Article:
- I taste tested five celebrity-chef recipes for cornbread to find my new go-to side.
- Hall’s was the best by a small margin because it was perfectly golden and tasty.
- Yearwood’s recipe tasted the least impressive, though it only called for three ingredients.
- Visit Insider’s homepage for more stories.
Whether accompanying a hot bowl of chili in the colder months or being served alongside your favorite summer barbecue dishes, cornbread is a crowd favorite.
Cornbread is a fairly simple staple to make at home – and if you’re tired of grabbing the premade mix at the store, you can rely on a celebrity-chef recipe to help you prepare the delicious side dish from scratch.
I tested five recipes from famous chefs Carla Hall, Trisha Yearwood, Alex Guarnaschelli, Alton Brown, and Nancy Fuller to find the best cornbread recipe.
Read on to see how each turned out.
Hall’s recipe is a simple and straightforward take on Southern cornbread
Hall makes classic Southern cornbread following her grandmother’s recipe, which is more savory than the sweeter Northern variations.
It calls for just seven ingredients, and you can either make your own creamed corn or use a canned alternative, which is the option I chose to save a bit of time and money.
My skillet didn’t seem to get hot enough, but I hoped for the best
The process for making this cornbread was very easy. I mixed the dry and wet ingredients in different bowls, then combined them to create a thick batter.
While preparing the batter, I heated a cast-iron skillet in the oven. Once the oven was to temperature, I removed the pan and added canola oil, then I poured in the batter.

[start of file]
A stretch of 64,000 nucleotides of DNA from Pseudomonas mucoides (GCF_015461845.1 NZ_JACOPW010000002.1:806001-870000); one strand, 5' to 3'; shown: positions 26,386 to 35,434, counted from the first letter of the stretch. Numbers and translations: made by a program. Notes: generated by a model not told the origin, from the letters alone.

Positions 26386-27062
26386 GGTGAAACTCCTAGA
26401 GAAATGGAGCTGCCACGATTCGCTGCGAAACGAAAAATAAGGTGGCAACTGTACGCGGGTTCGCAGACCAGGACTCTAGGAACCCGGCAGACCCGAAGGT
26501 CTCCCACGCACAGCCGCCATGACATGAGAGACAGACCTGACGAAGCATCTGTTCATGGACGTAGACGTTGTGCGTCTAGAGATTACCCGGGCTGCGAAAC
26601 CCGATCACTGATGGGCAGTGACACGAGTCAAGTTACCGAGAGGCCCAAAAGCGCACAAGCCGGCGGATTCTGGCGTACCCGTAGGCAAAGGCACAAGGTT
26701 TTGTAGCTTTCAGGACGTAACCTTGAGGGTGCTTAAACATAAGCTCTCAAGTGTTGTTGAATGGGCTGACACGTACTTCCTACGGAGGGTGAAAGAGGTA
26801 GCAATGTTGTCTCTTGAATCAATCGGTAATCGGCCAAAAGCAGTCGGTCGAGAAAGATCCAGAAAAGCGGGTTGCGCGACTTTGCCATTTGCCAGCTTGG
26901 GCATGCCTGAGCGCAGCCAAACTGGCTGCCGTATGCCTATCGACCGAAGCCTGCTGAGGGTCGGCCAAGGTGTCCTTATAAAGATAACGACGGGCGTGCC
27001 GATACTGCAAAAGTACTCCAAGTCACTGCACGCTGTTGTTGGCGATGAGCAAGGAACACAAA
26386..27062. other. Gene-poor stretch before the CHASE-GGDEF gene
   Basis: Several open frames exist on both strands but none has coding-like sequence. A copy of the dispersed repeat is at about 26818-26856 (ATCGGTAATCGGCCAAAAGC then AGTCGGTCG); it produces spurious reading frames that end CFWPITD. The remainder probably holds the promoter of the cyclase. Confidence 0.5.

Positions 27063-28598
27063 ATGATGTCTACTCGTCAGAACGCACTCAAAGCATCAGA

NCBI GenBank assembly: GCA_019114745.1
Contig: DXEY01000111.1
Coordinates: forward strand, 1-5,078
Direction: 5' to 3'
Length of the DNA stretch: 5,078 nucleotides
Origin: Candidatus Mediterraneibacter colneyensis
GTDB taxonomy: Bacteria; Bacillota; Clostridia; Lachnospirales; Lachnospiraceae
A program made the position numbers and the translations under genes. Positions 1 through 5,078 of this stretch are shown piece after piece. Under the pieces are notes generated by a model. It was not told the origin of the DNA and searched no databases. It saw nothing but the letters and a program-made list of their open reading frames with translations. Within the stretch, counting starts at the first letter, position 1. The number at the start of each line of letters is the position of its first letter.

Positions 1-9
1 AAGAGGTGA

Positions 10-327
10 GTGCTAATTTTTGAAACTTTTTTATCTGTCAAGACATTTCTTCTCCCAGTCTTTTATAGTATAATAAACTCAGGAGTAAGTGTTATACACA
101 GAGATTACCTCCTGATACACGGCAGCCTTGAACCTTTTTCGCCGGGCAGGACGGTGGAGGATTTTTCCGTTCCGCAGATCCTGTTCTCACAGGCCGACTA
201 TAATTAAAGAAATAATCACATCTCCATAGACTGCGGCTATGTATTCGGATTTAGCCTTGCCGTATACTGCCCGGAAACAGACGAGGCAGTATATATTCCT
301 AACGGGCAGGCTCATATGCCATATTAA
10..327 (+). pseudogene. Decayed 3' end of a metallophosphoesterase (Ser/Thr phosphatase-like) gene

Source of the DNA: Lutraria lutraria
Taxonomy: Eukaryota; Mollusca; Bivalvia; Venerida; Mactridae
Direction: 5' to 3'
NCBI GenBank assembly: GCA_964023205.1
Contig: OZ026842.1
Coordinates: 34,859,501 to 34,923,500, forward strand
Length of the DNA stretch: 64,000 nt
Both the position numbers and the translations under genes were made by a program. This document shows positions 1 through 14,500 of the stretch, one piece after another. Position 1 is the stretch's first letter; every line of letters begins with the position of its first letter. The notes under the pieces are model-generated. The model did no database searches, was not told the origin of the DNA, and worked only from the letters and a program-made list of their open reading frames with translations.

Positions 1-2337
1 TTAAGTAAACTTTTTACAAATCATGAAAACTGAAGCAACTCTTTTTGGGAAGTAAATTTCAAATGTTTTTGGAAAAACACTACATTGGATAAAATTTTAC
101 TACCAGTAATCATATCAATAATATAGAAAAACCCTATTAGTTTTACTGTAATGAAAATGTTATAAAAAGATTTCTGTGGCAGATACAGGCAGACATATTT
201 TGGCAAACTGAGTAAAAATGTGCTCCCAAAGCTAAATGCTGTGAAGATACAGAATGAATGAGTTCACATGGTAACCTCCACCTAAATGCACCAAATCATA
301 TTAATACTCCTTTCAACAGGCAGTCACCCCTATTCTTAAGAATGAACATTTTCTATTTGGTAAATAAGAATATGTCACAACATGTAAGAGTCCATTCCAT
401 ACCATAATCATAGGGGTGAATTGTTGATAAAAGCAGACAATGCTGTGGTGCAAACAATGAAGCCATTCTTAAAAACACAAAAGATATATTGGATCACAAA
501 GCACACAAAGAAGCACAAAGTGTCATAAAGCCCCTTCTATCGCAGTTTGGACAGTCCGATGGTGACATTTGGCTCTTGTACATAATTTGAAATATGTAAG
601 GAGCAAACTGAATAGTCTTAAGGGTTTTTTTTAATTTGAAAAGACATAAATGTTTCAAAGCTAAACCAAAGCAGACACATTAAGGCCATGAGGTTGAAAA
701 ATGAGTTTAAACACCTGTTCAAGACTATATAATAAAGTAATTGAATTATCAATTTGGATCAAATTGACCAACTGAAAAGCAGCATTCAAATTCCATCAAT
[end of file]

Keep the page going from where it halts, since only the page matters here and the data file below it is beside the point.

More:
The recipe explains that the batter should sizzle in the oil when it’s first poured – mine did not. I think I forgot to test if the oil was hot enough first.
The oil pooled around the top of the cornbread, but I hoped it would still turn out OK.
This cornbread was fluffy and delicious
After about 25 minutes in the oven, I could smell the cornbread and I was excited to dig in.
The top was much more golden than any of the other recipes I tested and had some cracking in the spots where oil had pooled. The bread also gained a lot of height while baking.
The flavor was incredible – despite there being no butter in this recipe, the cornbread was buttery and the flavor of the sweet corn really came through. The texture was soft and fluffy.
I enjoyed everything about this recipe: the easy-to-follow instructions, the texture, the flavor, and the versatility.
Although the bread is on the savory side, it would go great with honey, butter, or my favorite chili.
Yearwood’s buttermilk cornbread recipe requires just 3 ingredients
Yearwood, by far, has the simplest of all of the recipes.
Of the three ingredients it requires, one is self-rising cornmeal mix. I couldn’t find this at my neighborhood grocery store, but a quick online search told me to add about 1 teaspoon of baking powder for each cup of cornmeal to make my own self-rising base.
The recipe also calls for corn oil or bacon drippings. I don’t eat bacon, so I opted for the first option.
The recipe came together in no time
The batter was as simple as mixing everything together in one bowl.
The recipe calls for 2 to 3 cups of buttermilk and says the consistency should be quite thick but still easily pourable – my only challenge was trying to strike that right balance.
I used 2 1/2 cups of buttermilk and it looked slightly too thin in the bowl.
But when I poured it into the hot cast-iron skillet, I quickly realized it was too thick … but it was also too late to do anything about it since the batter was already sizzling in the pan.
I cooked the cornbread batter on the stove for about a minute before transferring it into the oven for 22 more minutes.
As it turns out, looks can be deceiving
When I pulled it out of the oven, this cornbread looked and smelled delicious.
The top was slightly golden with a few darker brown areas and slightly crisp edges. But when I took a bite, I was underwhelmed.
This cornbread turned out dry and dense, and it tasted like eating plain cornmeal.
I checked the recipe reviews to pinpoint where I went wrong, but overall, many people who tried this recipe thought it needed eggs to improve the texture. I thought a bit of sugar might also help the flavor.